When the Sym button is pressed, you can continue to use the keyboard.  However, to finish up, you’ll have to hit the Sym key again. 

You’ll see the option either to Save the note or Save & Share.  If you Save & Share, your note can also go to Twitter or FaceBook, if you’ve set that up.

How do you find the note again?

Just open the book or file.  Then

Menu-View My Notes & Marks

You can edit it by hitting “enter”, delete it with delete key, and share it with Twitter or Facebook.  My notes are often longer than I can see easily, so I’ll hit enter, but just not actually edit it.

That’s about all there is to it.  If you send texts, you’ll probably find thumb-typing on the Kindle pretty easy.  I type quickly, but text embarrassingly slowly.  However, I do think making these notes is improving my texting speed…a collateral benefit.  😉

There are some utilities you can buy from the Kindle store to serve as a notepad.  These will have the advantage of backing up your notes to that site.  For some people, it might be worth a dollar to get the file on your Kindle easily and to have that backup.  You won’t open the document and see your notes immediately…it will be like notes in the text file I use.  You’ll still have to call up the note, either by selecting the superscript number or doing Menu-View My Notes & Marks.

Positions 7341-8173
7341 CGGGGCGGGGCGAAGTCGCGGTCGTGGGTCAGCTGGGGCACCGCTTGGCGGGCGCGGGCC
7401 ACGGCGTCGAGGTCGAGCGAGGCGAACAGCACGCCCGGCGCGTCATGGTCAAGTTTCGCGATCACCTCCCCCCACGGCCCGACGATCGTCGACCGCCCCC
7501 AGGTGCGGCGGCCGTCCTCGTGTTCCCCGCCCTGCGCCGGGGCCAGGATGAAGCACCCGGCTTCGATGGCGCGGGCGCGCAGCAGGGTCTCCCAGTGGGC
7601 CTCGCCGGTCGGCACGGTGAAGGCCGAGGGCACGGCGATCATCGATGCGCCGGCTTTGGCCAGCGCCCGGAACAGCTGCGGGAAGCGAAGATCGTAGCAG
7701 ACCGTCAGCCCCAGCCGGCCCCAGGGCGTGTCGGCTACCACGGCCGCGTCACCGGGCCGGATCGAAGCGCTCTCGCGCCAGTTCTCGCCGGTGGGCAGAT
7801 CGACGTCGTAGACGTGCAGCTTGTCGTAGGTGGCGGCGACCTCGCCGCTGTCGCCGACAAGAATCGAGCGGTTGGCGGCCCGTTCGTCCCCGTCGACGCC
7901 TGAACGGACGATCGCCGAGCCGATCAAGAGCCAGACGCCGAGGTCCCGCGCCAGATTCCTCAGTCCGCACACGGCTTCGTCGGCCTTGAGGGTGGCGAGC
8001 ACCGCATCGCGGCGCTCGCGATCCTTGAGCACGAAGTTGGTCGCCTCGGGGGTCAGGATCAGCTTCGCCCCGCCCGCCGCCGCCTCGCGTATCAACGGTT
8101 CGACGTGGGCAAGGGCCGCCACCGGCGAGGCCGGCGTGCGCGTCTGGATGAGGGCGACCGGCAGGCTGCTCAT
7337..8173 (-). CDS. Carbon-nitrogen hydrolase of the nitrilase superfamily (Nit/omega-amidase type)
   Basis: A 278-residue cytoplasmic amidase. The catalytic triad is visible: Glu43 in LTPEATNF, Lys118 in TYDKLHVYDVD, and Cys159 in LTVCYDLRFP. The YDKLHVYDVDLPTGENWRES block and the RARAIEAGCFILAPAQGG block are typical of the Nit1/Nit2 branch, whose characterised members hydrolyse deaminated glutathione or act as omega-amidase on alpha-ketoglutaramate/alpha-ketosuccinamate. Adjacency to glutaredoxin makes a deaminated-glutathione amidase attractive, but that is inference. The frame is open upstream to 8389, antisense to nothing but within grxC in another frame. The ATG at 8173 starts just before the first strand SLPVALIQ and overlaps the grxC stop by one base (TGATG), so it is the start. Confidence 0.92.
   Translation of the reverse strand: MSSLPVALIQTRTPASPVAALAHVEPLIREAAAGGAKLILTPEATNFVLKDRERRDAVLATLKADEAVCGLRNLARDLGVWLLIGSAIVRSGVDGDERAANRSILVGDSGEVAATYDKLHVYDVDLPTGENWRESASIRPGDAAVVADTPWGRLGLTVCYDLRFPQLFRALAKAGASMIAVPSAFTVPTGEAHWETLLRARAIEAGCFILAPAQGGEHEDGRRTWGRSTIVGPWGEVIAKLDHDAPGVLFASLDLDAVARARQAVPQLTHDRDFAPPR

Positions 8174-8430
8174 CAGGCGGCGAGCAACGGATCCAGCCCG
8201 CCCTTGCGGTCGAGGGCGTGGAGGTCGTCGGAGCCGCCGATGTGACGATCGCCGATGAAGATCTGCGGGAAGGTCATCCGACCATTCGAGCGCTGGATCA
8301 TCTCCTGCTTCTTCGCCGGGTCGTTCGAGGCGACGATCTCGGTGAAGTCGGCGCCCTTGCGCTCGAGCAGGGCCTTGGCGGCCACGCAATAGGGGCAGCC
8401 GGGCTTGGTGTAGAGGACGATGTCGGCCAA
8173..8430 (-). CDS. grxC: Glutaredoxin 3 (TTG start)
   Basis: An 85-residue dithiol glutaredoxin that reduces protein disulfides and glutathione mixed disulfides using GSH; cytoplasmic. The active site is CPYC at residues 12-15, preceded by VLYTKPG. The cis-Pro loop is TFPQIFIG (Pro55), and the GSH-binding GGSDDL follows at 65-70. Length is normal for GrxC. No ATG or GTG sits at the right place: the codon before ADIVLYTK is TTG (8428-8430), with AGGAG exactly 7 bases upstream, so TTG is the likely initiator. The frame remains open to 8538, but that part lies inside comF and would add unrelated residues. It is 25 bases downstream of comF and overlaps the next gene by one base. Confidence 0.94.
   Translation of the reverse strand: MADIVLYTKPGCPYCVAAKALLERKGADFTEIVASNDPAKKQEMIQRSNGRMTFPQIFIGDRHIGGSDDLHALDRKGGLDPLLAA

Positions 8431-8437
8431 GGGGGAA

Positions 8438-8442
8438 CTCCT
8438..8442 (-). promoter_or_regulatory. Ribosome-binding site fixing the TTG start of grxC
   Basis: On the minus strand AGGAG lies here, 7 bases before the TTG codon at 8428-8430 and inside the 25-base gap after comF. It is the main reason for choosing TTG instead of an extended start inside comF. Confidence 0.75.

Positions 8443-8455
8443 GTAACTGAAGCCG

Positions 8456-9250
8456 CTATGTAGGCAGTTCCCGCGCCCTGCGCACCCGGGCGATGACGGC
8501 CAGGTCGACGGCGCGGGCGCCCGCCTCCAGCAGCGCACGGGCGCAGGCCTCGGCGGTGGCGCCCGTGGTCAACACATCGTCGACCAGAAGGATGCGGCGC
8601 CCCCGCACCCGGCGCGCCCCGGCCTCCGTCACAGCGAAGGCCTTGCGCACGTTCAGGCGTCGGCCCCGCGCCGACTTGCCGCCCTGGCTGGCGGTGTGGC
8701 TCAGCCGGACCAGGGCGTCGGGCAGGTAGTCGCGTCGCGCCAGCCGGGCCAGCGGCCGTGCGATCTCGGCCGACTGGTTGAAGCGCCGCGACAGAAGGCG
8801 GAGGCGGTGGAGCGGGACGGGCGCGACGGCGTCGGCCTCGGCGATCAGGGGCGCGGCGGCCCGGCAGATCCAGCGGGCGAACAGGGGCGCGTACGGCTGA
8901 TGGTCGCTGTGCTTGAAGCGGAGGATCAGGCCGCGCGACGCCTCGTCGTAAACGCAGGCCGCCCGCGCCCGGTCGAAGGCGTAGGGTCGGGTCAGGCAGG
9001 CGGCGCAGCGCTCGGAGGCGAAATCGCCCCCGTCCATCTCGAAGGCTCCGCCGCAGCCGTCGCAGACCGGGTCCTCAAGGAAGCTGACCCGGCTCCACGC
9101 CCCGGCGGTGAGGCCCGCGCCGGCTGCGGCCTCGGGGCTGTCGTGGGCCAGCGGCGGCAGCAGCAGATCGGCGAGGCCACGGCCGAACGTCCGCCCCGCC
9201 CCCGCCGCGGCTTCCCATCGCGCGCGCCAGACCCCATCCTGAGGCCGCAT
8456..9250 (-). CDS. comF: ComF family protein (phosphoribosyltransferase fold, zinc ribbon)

Notepad Plus

Notepad for Kindle

Note to Self

This post by Bufo Calvin originally appeared in the I Love My Kindle blog.

16 Responses to “Using your Kindle as a notepad”

  1. draegi Says:

    I intensely dislike writing lengthy notes on kindle. It’s amazing for short notes, and continuous while reading notes, but when taking longer ones I invariably will press “menu” or “back” in a typing frenzy, losing all the note since I last “saved”. You can save by pressing save, but as you saw, that ends up creating loads of useless entries in the my clippings file from various parts in the notes life cycle. Finding the symbols is also really annoying. I’m afraid I’m lazy enough that I dont care that I’m not easily getting any of the millions of accents all my languages seem to need áéíóúàèìòùāēīōū, but welsh at least, and english to a certain degree, really needs apostrophes all over the place. And if i leave the symbol box open it makes it more likely ill press menu by mistake for some reason.

    • bufocalvin Says:

      Thanks for writing, draegi!

      Yep, I understand…it’s awkward, but it works for short things. It’s also not very friendly for symbols.